Some people might find doing the same thing over and over again boring, tedious and demotivational.
Following the same routine, walking the same route, eating the same lunch each day might appear unimaginative and tedious, and indeed, it might be perceived as such by some.
But others appreciate that having a familiar framework provides a comfortable backdrop from where to intermittently enjoy the nuances and subtleties of each day.
They relax in the security of what they’ve come to expect and are then able to appreciate any changes that crop up; the differences on their walk, new people to speak to or the ever-changing seasons.
Sometimes it’s good to have change, but a familiar framework with minimal upheaval, can also be good, especially during busy or stressful times in life. That way it’s easier to switch off whilst doing the filing or housework and pleasantly anticipate the same sandwich for lunch or smile because it’s Tuesday and Shepherd’s pie is on the menu tonight for supper.
Dropping into comfortable familiarity is a reassuring way of coping with periods of overwhelm and situations where we feel we’ve no control. Routine can help us ease stress levels by training the body and mind as to what to expect. And, daily routines, like preparing for bed and sleep, really benefit from cultivating a regular wind-down sequence.
It can be fun to be spontaneous and grab unexpected opportunities whenever they present themselves, but, equally, the routine provides a familiar, recognisable backdrop to our lives and ensures that our default allows us to function in an efficient way.
We can’t be full-on, completely focussed and engaged 24/7, otherwise, we’d be exhausted by midday.
When we’re performing regular, routine tasks they enable us to drift into an auto-pilot state. Doing so helps us conserve a little mental focus and energy. It’s important not to be fully, totally focused and concentrating all the time, or there’s a risk of burnout. Routine provides order to our lives and enables certain important functions to be carried out almost unthinkingly.
For many of us, it helps to be clear about what we need to do in order to reach work on time, meet deadlines, keep appointments, go to the gym, connect with friends, attend important classes or hobbies. Doing the same thing, every day, can motivate us to do what needs to be done, because these items are scheduled, ingrained and effectively booked into the diary as stepping-stones, like clockwork!
Routine motivates us on the days when we’re tired or can’t be bothered. It helps us automatically get out of bed, dressed and off to work or the gym. It provides structure and allows us to switch off a little as we undertake regular, routine duties, like making a drink or travelling somewhere familiar. Not every task requires us to be fully focussed and engaged and indeed, some tasks lull us into a trance state as we drift into the familiar, repetitiveness of them.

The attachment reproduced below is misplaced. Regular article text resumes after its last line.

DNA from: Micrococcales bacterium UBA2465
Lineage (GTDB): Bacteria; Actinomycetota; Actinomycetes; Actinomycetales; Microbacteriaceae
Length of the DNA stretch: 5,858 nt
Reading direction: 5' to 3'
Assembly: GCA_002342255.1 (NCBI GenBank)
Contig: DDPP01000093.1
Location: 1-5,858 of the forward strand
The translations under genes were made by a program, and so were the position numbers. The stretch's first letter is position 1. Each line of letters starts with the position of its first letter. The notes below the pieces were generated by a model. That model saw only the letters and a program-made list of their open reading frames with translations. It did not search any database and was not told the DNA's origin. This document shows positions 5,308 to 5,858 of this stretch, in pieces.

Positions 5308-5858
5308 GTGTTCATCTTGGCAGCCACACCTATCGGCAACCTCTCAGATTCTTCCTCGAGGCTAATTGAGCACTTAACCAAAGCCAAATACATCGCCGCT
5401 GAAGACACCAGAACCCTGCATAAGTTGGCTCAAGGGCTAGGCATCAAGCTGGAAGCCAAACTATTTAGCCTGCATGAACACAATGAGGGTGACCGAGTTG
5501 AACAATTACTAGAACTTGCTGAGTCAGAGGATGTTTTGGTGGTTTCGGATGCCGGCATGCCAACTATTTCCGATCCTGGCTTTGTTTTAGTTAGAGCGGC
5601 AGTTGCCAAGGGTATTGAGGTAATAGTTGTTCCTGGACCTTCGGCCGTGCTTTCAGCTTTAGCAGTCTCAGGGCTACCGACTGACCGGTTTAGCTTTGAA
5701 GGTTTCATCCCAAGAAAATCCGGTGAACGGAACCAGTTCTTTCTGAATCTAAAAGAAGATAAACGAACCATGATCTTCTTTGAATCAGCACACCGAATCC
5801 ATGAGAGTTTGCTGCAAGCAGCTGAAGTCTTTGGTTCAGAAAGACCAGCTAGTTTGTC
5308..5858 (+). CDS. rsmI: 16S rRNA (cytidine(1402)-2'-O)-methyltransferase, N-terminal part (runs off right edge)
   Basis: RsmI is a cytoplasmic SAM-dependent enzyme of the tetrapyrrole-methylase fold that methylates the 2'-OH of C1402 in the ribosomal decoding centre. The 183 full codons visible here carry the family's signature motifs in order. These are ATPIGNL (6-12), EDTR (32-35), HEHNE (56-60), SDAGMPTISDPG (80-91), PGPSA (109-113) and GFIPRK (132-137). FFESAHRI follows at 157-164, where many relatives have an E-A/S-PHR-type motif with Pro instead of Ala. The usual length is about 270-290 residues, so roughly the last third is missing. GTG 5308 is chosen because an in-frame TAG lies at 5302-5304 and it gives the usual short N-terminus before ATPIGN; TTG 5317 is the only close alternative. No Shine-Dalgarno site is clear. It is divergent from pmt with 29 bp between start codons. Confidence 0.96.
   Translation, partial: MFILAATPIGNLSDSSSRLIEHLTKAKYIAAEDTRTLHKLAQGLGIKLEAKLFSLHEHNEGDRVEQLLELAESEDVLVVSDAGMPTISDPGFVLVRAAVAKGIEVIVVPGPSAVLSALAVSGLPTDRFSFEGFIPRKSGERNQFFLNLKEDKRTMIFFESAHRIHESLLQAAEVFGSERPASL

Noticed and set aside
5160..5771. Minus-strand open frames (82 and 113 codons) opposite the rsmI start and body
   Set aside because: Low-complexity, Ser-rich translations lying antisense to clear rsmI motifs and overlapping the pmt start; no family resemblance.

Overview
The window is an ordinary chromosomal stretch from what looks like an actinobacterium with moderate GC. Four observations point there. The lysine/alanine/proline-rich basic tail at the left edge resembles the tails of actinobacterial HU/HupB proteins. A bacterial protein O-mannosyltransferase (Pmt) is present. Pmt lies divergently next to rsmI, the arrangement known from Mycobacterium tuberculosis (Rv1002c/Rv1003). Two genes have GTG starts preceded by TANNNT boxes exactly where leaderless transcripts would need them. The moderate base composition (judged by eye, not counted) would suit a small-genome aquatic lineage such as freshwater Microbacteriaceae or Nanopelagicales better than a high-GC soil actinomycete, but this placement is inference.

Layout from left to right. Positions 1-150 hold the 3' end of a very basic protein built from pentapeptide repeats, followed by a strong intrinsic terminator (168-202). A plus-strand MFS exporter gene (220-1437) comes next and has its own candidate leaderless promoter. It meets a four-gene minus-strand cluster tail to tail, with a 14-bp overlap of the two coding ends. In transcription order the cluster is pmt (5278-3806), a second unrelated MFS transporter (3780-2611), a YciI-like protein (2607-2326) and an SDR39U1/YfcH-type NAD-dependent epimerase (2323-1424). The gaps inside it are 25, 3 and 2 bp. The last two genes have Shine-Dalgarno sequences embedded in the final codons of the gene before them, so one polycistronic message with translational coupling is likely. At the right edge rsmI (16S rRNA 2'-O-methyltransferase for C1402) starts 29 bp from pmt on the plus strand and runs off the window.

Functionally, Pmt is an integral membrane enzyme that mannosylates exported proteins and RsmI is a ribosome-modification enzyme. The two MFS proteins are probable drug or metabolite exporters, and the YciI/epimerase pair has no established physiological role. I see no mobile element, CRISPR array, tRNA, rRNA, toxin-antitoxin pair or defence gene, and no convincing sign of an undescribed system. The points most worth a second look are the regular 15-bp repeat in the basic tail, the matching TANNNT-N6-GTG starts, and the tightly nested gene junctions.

This auto-pilot state comes about because we’re performing trance-inductive acts that we may be able to do in our sleep.
How often have you been driving somewhere new whilst following a familiar route, only to find yourself almost ending up at your old destination?
Even if we become bored with our routine, there can be a relevance to coping with that boredom. We don’t need every moment to be exciting, crazily busy or require our full attention. In fact, sometimes being still is good as it allows our adrenalin, engagement and stress levels to disengage for a while. Taking time away from busyness is an important stress management strategy.
And, it can often be the case that, after time away, when we do return to our previous task, we have a new, maybe refreshed perspective. Taking a break away from an intense, highly concentrated task or piece of work to undertake a routine, mundane activity can ease the pressure and provide a breather, giving us time to mentally recharge.
There are parents who find themselves under relentless pressure to entertain their children, aiming to fill every moment with meaningful activity. But a little boredom is fine. It can prompt children to use their imaginations and entertain themselves. Or even learn to cope with being still and doing nothing for a while.
Touching base with familiar activities provides reassurance that all is well with the world. We relax into what we’re doing, whilst we perhaps enjoy meeting familiar people, situations and all that they entail. When there’s no routine the result can sometimes be a random, more chaotic response to situations.
Familiarity allows us to enjoy and appreciate whenever variations and nuances that appear, perhaps on a minor scale. It provides a framework where we can explore other options, other ways of working and assess if they’re better or worse. Don’t underestimate those times. It can be good to celebrate the routine in your life!
Susan Leigh, South Manchester counsellor, hypnotherapist, relationship counsellor, writer & media contributor offers help with relationship issues, stress management, assertiveness and confidence. She works with individual clients, couples and provides corporate workshops and support.
She’s the author of 3 books, ‘Dealing with Stress, Managing its Impact’, ‘101 Days of Inspiration #tipoftheday’ and ‘Dealing with Death, Coping with the Pain’, all on Amazon.
To order a copy or for more information, help and free articles visit www.